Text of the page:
How to get from here to there: building the future of transport together
May 22, 2017
Speech given by John Abbott, Downstream Director, Royal Dutch Shell plc, at Imperial College, London, UK, on May 22 2017.
What happens in the transport sector, which accounts for more than a quarter of total world energy use, will be critical to progress in the ongoing energy transition. In this speech, John Abbott takes a look at some of the challenges yet to be overcome and at some of the solutions already being created. He argues that all players will need to work together if the world is to get to where it needs to be.
One of your former students came to my attention recently, a former MSc student at Imperial called Konstantinos Laskaris. After he left Imperial he got involved in the Shell Eco-marathon, founding and leading a team from his native Greece as he did his PhD. These days, he is chief motor engineer at Tesla.
From Imperial, through Shell and to the forefront of innovation in energy – that is a well-trodden path, thanks to the long-standing close collaboration between Shell and Imperial.
That collaboration has deep, and well nourished, roots. Shell has dozens of ongoing projects and programmes across multiple departments at Imperial.
There are five Shell Centres here doing valuable research work on everything from carbon capture and storage to lubricants; from materials corrosion to subsurface fluid dynamics; and innovations for natural gas.
With Shell having such a privileged and close-up view of the talented people here at Imperial, it should be no surprise that the company has hired more than 100 Imperial graduates over the last three years.
And, can I say how pleased I am that Imperial has once more entered a team into the Shell Eco-marathon, which is taking place at the Olympic Park in London in three days’ time. It is part of the Make the Future festival, and a celebration of science without Imperial might feel a bit like a British barbeque without bangers. I hope many of you will be able to join us there.
I know Shell is glad to enjoy such a close collaboration with Imperial.
And the importance of collaboration for the future of transport is what I’d like to explore with you today.
The Shell Eco-marathon inspires engineers of the future to turn their visions for more sustainable transport into reality
Changes in the way the world produces and uses energy are underway. As the world’s energy system goes through this transition, collaboration is going to be more important than it has ever been.
Nobody can tell you with certainty how fast these changes will happen, or how deep they will go. It is far too complex for certainty. But there are three things we can be pretty sure of, and on which we can base some assumptions.
The first is that the world’s population will grow from the 7 billion-or-so we have on the planet today. The UN expects that number to exceed 11 billion by the end of the century.
The second is that all these extra people will seek to improve their living standards. That could mean a first car or it could mean a first lightbulb, but all of it will involve the consumption of energy.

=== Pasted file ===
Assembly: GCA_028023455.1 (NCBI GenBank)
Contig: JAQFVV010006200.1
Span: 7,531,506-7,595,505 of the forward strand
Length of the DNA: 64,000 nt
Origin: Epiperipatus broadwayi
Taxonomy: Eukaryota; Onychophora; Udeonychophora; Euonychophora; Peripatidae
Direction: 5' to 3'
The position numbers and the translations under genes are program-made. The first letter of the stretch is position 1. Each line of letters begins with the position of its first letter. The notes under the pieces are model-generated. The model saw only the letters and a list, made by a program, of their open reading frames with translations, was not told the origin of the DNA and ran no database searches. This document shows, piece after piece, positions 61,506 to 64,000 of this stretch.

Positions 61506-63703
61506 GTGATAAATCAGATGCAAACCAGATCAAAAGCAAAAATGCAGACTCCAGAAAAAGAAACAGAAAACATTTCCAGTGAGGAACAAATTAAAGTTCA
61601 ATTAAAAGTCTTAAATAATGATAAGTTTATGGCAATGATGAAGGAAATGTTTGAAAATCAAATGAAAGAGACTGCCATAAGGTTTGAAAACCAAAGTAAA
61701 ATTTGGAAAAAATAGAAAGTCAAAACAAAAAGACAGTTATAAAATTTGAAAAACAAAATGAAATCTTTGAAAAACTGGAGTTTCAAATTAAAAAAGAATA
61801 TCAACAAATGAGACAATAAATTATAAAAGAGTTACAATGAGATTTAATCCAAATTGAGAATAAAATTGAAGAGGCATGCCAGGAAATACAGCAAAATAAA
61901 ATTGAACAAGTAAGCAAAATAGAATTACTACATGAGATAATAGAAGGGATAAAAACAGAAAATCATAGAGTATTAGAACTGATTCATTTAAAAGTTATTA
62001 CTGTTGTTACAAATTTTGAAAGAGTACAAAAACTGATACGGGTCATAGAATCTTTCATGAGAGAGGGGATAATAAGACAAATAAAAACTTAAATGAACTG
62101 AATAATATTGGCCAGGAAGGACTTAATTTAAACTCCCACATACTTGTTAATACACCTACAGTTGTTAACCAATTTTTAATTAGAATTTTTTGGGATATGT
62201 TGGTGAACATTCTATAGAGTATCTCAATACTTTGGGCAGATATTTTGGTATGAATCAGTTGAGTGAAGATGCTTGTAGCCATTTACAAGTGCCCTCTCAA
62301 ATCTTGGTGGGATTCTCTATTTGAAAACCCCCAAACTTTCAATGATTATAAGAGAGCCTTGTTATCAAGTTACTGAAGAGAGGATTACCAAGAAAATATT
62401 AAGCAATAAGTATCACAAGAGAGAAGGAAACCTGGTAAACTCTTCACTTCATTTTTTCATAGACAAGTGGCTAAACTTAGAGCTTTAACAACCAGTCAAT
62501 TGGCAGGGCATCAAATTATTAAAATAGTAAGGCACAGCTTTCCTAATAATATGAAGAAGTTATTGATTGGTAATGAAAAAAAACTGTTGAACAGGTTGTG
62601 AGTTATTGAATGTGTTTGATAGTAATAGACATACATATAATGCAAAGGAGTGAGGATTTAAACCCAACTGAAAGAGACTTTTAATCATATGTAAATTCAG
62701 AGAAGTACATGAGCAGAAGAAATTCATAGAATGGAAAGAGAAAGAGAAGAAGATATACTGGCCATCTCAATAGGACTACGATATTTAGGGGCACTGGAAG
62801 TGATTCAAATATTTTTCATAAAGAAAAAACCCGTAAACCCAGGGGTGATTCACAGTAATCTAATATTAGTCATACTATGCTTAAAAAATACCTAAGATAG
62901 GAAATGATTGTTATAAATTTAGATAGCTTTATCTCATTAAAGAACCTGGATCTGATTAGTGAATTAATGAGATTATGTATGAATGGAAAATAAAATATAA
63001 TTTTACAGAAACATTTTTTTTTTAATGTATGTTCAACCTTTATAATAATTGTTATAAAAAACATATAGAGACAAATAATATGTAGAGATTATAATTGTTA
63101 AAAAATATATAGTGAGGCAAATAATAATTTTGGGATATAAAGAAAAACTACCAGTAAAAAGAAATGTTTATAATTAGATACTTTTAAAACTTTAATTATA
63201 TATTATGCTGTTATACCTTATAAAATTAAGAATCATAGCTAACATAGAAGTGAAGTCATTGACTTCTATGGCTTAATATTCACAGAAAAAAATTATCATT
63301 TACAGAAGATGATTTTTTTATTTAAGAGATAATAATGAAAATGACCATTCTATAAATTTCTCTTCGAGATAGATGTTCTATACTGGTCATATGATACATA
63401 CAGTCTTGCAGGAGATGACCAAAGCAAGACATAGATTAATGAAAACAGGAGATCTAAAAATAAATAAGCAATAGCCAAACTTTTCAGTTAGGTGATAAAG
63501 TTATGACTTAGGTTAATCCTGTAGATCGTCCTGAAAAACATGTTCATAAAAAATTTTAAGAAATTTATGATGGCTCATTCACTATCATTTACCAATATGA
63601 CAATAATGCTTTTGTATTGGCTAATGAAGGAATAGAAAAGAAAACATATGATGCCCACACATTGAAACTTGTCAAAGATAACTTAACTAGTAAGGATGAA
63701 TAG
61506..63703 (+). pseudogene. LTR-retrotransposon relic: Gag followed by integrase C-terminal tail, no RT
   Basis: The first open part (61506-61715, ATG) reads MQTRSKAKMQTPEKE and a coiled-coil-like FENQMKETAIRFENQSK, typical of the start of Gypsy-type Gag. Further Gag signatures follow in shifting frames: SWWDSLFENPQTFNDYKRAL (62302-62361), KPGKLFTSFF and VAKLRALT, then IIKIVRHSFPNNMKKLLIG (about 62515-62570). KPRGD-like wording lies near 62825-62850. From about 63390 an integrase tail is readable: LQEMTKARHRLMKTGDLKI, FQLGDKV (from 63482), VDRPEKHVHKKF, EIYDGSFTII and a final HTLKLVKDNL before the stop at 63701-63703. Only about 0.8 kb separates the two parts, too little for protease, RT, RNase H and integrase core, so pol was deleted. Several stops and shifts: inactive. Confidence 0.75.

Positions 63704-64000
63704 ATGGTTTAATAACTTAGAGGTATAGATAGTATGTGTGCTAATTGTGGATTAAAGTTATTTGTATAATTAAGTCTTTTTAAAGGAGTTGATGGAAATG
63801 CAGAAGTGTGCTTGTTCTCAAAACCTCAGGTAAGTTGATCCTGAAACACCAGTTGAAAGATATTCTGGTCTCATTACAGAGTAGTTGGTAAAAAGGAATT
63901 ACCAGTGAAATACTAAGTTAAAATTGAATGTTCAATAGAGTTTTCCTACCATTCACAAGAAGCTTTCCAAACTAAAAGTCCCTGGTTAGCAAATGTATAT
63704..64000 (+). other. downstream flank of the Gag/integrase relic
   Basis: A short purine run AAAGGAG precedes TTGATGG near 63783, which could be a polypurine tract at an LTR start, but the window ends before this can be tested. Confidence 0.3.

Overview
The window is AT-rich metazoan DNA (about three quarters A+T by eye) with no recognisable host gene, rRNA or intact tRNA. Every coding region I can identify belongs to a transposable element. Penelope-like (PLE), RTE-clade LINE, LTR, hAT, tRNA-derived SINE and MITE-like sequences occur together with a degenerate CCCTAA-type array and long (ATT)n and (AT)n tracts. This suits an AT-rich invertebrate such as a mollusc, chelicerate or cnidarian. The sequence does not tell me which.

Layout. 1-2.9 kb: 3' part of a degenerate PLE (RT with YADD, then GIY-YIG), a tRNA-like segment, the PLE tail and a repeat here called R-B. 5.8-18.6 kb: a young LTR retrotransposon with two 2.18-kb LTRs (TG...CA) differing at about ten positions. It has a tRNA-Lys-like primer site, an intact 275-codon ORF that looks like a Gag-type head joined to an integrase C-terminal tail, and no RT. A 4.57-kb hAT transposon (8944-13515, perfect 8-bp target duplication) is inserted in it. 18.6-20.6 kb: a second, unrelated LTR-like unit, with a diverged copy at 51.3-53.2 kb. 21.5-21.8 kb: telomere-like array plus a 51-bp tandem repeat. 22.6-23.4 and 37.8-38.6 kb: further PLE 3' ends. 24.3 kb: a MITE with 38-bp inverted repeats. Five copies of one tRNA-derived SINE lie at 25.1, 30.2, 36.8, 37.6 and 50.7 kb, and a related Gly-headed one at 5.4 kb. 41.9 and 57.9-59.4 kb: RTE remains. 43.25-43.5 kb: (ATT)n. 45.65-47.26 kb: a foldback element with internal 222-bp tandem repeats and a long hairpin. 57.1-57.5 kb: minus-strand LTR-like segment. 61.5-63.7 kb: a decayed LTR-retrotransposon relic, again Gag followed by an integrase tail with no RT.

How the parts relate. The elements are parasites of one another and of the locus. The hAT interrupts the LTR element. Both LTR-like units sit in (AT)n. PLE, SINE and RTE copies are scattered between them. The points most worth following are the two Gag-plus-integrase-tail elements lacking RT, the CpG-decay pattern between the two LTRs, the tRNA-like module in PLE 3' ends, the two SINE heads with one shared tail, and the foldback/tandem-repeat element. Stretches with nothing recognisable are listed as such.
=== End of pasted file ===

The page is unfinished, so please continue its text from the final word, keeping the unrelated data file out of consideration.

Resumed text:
If you look at just those two trends together, we can be fairly sure that this transition will take place at the same time as the energy system is roughly doubling in size.
So, the third thing we can see coming, is that the world is going to have to meet rising demand for energy while reducing greenhouse gas emissions. That means a massive expansion of renewables and the use of more natural gas, which produces half the CO2 of coal when burnt for power. And it means much more too.
In fact, the world is going to have to meet rising demand at the same time as it gets to a state called “net zero emissions”. “Net zero” does not mean a world where there are no emissions. It means a world in which those sectors, such as steel making or aviation, that are unable to stop greenhouse gas emissions are offset by other sectors, which are actually taking CO2 out of the environment. Just to be clear, net zero is not a target for Shell, this is a target for the world.
Achieving it will mean using nature to offset emissions. But it will also involve technology, especially carbon capture and storage. More than that, carbon capture and storage will need to be combined with the sustainable use of biomass as a fuel to create a net negative impact on emissions.
In short, the world has to stop adding to the stock of greenhouses gases in the atmosphere. “Net zero” is a world in which that has happened. It must get there – the sooner it does the better – but it will still take time.
What happens with transport will be an important part of that shift to a “net zero” world. The sector accounts for more than one quarter of the world’s total energy use and one fifth of global energy-related CO2 emissions. The International Energy Agency estimates that the number of cars on the road is likely to double by 2050.
And tackling CO2 is not the only challenge the world faces or the only thing driving change. When it comes to transport it is also necessary, for example, to deal with other pollutants such as particulates and NOx.
Yet whatever the range of challenges the world faces, from tackling hunger and poverty to providing clean air and water, it must act now on emissions if it is to get to net zero, if it wants to limit the global temperature rise to 2 degrees Celsius.
Transport is all about getting from here to there, from A to B. But how do we get transport itself from where we are today, to where it has to be if the world is going to achieve net zero?
First of all, the world needs to make a difference now by improving what it already has. It also needs to make sure that what comes next is a lot better than what we have today, which means focusing on the customer.
What comes next for the customer must be good value and more convenient, as well as lower-carbon. Let’s face it, no consumer has ever switched to an inferior, over-priced product. Would you?
Producing this better, lower carbon, transport system will not be easy or quick.
But before I tell you why, I want to tell you something else.